A Democratic state senator thinks his Republican colleagues have a clear message for New York City: drop dead.
State Senator Adriano Espaillat, a Manhattan Democrat and ranking member of the housing committee, said last night that Senate Leader John Flanagan’s decision to send his Republican conference home for the weekend amounts to a major insult for the 2 million tenants of rent-regulated apartments who saw these regulations temporarily expire on Monday.
“That’s terrible, that’s the equivalent of telling New York City ‘drop dead’ as it was said by the federal government when we were in the middle of a financial crisis,” Mr. Espaillat told Capital Tonight’s Liz Benjamin.
“We are in the middle of a housing crisis. Many tenants are worried, they’re anxious, they should get better from us. They should get a bill done on time that doesn’t cost them the kind of grief and anxiety they’re going through right now,” he added. (Gov. Andrew Cuomo and legislative leaders agreed last night to extend the current rent-regulations through Tuesday to give them more time to negotiate. Mr. Flanagan said he can continue negotiations without his members in Albany.)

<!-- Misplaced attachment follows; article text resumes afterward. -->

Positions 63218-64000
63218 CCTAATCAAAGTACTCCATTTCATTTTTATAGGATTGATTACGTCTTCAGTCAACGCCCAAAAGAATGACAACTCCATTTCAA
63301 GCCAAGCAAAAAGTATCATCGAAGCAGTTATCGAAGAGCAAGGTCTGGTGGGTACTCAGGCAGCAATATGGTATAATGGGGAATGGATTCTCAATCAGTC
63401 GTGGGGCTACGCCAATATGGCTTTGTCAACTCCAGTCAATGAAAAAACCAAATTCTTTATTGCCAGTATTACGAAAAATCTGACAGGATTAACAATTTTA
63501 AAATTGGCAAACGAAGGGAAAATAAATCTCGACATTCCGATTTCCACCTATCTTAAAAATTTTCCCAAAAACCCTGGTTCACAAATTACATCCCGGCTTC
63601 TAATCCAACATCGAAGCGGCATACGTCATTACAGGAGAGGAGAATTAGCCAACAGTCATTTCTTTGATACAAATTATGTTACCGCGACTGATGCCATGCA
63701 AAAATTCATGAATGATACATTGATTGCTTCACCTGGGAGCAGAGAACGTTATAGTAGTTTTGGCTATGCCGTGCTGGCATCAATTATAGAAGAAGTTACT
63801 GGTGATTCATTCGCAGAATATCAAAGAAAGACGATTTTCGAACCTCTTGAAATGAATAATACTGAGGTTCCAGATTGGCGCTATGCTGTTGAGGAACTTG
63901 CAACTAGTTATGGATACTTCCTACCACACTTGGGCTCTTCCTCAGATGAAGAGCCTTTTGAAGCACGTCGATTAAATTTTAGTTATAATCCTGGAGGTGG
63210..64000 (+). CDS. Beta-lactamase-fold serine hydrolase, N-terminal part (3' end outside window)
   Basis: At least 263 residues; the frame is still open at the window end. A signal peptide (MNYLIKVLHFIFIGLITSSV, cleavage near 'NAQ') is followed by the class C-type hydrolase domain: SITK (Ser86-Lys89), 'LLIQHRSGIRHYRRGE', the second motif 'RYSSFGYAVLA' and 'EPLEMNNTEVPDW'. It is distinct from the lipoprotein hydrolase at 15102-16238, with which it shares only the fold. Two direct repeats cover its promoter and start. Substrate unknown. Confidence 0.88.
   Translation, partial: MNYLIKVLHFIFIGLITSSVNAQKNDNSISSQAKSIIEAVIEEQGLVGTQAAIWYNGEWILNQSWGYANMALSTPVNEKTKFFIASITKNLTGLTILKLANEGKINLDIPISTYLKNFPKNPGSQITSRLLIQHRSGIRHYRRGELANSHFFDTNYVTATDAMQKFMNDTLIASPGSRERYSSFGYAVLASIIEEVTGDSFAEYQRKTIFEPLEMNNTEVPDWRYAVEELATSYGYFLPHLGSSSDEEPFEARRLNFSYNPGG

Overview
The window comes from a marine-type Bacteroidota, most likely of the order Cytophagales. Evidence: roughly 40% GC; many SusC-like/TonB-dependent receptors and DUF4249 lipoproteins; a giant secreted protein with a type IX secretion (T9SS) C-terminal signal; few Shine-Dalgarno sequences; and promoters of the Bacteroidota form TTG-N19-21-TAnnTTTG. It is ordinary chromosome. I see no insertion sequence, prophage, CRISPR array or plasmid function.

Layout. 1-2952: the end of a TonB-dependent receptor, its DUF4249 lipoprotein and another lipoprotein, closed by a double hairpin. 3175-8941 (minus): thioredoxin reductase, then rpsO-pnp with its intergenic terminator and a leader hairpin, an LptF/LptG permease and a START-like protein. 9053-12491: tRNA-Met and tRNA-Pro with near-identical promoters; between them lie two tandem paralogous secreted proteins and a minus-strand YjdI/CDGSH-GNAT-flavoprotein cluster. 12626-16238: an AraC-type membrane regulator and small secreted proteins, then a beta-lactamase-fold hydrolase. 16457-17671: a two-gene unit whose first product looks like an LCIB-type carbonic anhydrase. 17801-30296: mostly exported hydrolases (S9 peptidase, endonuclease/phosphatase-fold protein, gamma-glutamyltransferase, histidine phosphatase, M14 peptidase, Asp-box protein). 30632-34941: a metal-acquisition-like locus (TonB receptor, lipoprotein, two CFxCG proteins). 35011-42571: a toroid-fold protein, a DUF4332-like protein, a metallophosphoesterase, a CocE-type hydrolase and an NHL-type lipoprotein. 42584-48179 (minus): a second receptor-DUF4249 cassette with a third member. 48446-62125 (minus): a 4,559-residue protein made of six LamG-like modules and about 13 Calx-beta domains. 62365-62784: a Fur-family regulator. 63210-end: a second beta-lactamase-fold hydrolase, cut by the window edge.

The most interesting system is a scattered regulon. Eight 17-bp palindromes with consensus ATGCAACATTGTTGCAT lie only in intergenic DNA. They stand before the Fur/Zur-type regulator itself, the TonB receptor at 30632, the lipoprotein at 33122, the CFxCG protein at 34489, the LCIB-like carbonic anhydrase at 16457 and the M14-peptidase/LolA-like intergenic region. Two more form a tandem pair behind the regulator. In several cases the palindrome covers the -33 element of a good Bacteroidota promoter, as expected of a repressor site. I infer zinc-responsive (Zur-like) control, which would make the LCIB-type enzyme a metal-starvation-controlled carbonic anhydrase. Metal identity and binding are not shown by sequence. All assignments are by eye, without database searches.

The Democrat-controlled Assembly and Republican-controlled Senate are currently at a stalemate, even in the wake of last night’s agreement. Republicans, who are closely aligned with the real estate industry, are seeking a straight extension of the current rent laws, while Democrats are looking to strengthen them. Mr. Cuomo, a Democrat, favors tenant-friendly updates to the laws, though tenant activists and liberal politicians have attacked him for not doing more to help tenants.
The end of the legislative session is often frantic, but a new level of uncertainty has pervaded these negotiations. Both Assembly Speaker Carl Heastie and Mr. Flanagan are new to their posts after both their predecessors were forced to step down following corruption arrests. In addition to the renewal of rent regulations, the State Legislature must come to an agreement on mayoral control and a controversial real estate tax break known as 421a.
Even Mr. Espaillat, a close Cuomo ally, is looking for more leadership from the governor.
“He could be a little more forceful in getting the message across and bringing it home,” he said. “I think he will bring it home and he will score a great victory of this legislative session.”
“At the end of the day,” he added, “he can walk out right now and claim victory and say that he had a great session but you know what, he can also look like it was close but no cigar if we don’t get rent.”